The Jennings Wins.   This wasn't even a close decision.  The JS has these winning characteristics:
a) The JS runs on 3 AAA batteries whereas the PS only runs on 2.  This means the JS will run 50% longer before needing new batteries.  This can be a big bonus in the field.
b) The JS has 4 Parts Counting Sample Sizes whereas the PS only has 2
c) The JS Outperforms the PS in accuracy, repeatability, and durability
d) The JS is 200% faster than the PS!!!  This is a big factor when weighing items.
e) The JS has a magnet clasp to keep the cover closed, the PS does not have anything to keep the cover closed and in our tests the PS's cover often opened by accident (this can lead to damage of the sensors if it opens at the wrong time).
f) The JS costs 40% less than the PS because it is sold manufacturer direct.

NOTE:  The PS does have some benefits as well.  The PS's LCD display is larger than the JS display, but the JS has a 6 digit readout whereas the PS only has 5 digits.  Some PS models also read in Troy Ounces, but extremely few people still use Troy Ounces as a measurement.

Recommendations:
Buy the JS You’ll save yourself a lot of money and get a better scale to boot!  

Notes:  There is some dispute as to the origin of the JS/PS scale design.   We are told that this scale was originally designed by the owner of Jennings,  who made the mistake of showing his design to the owner of Charder.  Charder then stole the design and Jennings launched their scale after Charder.  DIPSE has made many misleading statements about the true origin of the PS and the country of origin of the PS.   The PS is truly made in Beijing China by an independent factory called Charder. It is then sold to various small trading companies such as DIPSE,  TOYO, YOKO and others.   The JS is made in Fuzhou China in a factory cooperatively owned by Jennings.   Thus when you purchase a JS you're buying factory direct,  not through a small trading company (as you may already know we strongly dislike small trading companies).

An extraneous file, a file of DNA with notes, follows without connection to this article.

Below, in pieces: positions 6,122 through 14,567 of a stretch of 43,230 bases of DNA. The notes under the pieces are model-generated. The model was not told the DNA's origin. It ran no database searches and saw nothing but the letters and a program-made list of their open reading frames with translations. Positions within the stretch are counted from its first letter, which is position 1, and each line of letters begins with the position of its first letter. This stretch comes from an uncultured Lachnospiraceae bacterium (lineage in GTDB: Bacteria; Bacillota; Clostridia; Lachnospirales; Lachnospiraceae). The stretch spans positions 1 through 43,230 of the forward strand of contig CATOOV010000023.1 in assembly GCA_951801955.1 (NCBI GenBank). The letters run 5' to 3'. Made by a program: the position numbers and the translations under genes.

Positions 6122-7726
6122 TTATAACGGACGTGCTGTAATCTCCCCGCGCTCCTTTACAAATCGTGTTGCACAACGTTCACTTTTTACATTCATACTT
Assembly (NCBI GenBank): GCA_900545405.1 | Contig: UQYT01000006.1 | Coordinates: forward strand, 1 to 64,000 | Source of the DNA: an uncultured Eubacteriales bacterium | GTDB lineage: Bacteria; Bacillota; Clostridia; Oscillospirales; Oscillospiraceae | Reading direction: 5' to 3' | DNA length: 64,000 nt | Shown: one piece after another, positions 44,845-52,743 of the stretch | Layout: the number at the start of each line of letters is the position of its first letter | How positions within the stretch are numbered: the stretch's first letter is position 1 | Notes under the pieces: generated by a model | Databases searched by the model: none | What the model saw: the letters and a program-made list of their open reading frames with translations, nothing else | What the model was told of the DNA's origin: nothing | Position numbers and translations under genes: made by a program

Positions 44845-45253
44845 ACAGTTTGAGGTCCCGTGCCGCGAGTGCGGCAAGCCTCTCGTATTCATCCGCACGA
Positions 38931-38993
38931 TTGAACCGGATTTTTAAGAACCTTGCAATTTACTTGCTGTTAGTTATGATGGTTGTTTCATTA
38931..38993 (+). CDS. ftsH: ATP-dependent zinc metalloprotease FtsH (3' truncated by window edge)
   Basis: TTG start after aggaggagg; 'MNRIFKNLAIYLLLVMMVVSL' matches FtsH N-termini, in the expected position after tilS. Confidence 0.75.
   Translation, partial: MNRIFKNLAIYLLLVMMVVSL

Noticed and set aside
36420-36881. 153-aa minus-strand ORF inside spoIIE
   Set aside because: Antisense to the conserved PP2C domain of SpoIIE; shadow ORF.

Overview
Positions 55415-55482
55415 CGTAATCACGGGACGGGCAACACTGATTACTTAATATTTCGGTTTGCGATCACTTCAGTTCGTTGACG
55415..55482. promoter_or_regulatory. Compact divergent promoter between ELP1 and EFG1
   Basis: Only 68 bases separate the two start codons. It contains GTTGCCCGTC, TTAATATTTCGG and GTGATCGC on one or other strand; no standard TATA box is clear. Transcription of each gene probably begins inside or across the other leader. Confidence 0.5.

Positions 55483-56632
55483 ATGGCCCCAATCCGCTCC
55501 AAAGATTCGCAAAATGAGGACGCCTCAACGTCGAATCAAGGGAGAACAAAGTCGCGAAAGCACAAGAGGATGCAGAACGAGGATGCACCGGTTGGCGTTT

Learn More about these Scale Brands:

Feedback?  

We encourage you to provide feedback on this article and/or tell us your personal experience with a scale.

 

Important Disclaimer:   Scales are sometimes difficult to compare.  Our results are just a sample of tests done at random conditions.  The actual operating conditions of your scale may vary from our test conditions and your results may differ from our results.   We did our best to test the scales in a blind and unbiased manner.  We receive advertising consideration from companies that support this site.  We do our best to not allow this to affect the results of our tests and evaluations.  However, we strongly recommend that you do your own comparison tests in your actual operating environment to determine which scale is best for your needs.    The terms Jennings, JScale, JS, PS, Charder, Toyo, DIPSE, Yoko, and all are trademarks or trade names of their respective parties.  Names are used for comparison purposes only and for the purposes of this article.  No other rights are expressed or implied.  This article and all images therein are copyright 2000-4 ScaleMagazine.com.